Regarding the narratives that she aims to hero and champion, Kayla looks to delve into character-driven journeys that are rooted into her own experiences and upbringing. “I’m very driven by character and environment and draw inspiration from my lived experience and emotional memory,” she says. “Learning Tagalog specifically tackled feeling bored, sad, and trapped inside one’s home, and Boulevard tackled being a shy teenage girl in a big, wild family. I know family is a big focus of my work these days, so there will be a lot of familiarities there for a lot of people.”
Currently, Kayla is developing two feature-length comedies: ‘06-’07, the story where Boulevard is adapted from; and the dramedy On Earth As In Heaven. “‘06-’07 will expand on Boulevard as a coming-of-age story observing a momentous school year for the same character,” explains Kayla. “On Earth as it is in Heaven will meditate on familial grief, specifically for two adult siblings and their mother, in present-day Houston. I want to find the truth and humor in the characters and worlds of both stories and see what happens.”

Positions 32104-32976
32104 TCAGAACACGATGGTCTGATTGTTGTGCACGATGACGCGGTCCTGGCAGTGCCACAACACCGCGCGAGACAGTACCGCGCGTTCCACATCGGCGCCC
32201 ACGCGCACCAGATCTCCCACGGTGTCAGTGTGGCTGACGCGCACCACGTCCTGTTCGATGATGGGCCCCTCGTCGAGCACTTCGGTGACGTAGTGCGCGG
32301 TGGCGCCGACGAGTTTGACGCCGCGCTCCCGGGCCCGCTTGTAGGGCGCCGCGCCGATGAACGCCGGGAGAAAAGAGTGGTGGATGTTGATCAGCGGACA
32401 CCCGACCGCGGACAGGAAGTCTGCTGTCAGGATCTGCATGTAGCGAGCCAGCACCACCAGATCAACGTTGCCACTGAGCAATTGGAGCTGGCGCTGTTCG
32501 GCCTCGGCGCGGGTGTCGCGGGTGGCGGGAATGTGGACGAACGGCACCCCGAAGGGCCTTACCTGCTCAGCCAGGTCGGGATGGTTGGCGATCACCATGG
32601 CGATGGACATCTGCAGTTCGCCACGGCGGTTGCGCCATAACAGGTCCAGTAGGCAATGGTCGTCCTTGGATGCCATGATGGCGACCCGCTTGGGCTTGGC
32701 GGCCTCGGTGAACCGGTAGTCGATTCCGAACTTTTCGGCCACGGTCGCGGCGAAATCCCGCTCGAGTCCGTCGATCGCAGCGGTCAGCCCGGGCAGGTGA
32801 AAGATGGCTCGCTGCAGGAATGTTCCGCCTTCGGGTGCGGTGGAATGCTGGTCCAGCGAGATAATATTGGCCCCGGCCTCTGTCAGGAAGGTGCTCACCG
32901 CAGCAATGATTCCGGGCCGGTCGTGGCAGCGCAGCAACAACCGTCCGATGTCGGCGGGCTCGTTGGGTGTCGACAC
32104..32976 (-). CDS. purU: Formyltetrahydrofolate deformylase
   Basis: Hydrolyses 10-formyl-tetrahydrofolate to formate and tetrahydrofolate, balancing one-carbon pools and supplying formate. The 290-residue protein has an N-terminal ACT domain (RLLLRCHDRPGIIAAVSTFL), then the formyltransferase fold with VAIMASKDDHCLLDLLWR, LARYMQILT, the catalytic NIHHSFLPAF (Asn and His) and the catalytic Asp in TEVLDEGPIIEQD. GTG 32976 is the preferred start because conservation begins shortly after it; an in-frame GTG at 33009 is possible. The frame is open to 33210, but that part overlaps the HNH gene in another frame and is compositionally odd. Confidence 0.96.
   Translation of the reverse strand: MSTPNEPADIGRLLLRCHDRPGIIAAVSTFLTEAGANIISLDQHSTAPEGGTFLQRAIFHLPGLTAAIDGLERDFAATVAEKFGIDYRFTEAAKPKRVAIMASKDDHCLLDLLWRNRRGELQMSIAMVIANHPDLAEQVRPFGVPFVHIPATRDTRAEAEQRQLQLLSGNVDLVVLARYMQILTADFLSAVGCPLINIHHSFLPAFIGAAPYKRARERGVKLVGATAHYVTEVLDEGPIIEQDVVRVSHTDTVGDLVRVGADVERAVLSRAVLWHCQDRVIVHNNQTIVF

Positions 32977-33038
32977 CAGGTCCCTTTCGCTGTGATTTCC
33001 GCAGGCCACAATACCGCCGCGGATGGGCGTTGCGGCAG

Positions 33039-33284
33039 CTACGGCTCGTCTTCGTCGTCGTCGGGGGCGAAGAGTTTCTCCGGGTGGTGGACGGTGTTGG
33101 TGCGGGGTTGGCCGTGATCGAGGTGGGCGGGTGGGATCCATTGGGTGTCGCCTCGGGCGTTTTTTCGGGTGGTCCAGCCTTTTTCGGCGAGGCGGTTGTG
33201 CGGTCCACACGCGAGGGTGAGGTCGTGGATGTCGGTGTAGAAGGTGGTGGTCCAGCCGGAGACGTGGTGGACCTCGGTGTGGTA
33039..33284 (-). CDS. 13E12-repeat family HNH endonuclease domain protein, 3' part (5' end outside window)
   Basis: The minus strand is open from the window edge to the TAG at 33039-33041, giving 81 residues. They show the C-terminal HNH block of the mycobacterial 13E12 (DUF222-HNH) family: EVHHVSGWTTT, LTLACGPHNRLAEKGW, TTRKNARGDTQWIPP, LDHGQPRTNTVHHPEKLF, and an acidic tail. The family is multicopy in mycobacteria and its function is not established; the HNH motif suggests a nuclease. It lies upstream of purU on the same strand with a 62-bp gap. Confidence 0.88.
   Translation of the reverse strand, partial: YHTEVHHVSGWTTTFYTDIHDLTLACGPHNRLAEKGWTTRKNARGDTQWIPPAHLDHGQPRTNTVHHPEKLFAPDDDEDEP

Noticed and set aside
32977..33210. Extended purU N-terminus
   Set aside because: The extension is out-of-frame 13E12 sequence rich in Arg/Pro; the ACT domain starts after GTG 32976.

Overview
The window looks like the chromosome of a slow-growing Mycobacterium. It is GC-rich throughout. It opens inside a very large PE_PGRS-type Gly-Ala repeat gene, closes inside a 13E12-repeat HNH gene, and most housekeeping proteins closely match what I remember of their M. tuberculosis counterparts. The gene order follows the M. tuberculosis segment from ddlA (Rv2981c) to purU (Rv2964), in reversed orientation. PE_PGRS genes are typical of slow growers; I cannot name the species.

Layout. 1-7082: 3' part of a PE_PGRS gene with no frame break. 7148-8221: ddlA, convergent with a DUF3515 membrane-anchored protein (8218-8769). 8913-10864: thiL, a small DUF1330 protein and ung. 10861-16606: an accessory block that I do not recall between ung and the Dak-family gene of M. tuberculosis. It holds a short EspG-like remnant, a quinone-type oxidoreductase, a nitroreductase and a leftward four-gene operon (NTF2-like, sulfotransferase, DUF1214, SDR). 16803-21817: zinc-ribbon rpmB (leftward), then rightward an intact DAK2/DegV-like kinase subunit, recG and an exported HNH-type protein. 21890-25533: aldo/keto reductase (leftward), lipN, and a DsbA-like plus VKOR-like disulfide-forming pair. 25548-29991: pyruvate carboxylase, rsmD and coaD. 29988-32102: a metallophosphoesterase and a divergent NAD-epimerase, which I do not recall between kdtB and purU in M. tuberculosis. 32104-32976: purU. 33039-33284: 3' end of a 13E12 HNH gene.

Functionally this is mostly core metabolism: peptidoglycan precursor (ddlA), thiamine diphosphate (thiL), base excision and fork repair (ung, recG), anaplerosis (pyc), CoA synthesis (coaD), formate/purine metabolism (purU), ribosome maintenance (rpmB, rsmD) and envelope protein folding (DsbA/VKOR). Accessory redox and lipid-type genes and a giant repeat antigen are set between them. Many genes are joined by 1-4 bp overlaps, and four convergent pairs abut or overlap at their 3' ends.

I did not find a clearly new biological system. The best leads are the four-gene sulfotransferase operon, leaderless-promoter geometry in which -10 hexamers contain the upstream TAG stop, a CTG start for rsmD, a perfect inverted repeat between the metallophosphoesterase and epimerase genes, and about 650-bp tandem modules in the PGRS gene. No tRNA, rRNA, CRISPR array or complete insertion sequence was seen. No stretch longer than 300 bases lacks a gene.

While When You Left Me On That Boulevard’s Sundance recognition cemented Kayla Abuda Galang as one of the filmmakers to look out for, she encourages aspiring artists to never make awards or film festivals be the end-all and be-all of their filmmaking journey and to always pursue truth. And knowing how expensive making a film is, Kayla also shares a practical nugget of advice to keep in mind.
“Find and build your filmmaking community that shares your collaborative values, and grow with them. And never make anything largely for the validation and success of a festival or award because you might end up with a hollow movie that has all the hallmarks of a “good” movie but nothing to connect with as a viewer. Make something that feels good and true to you, do it with heart, and do it at a budget level that you won’t go into debt for. For that last point, I am painfully speaking from personal experience.”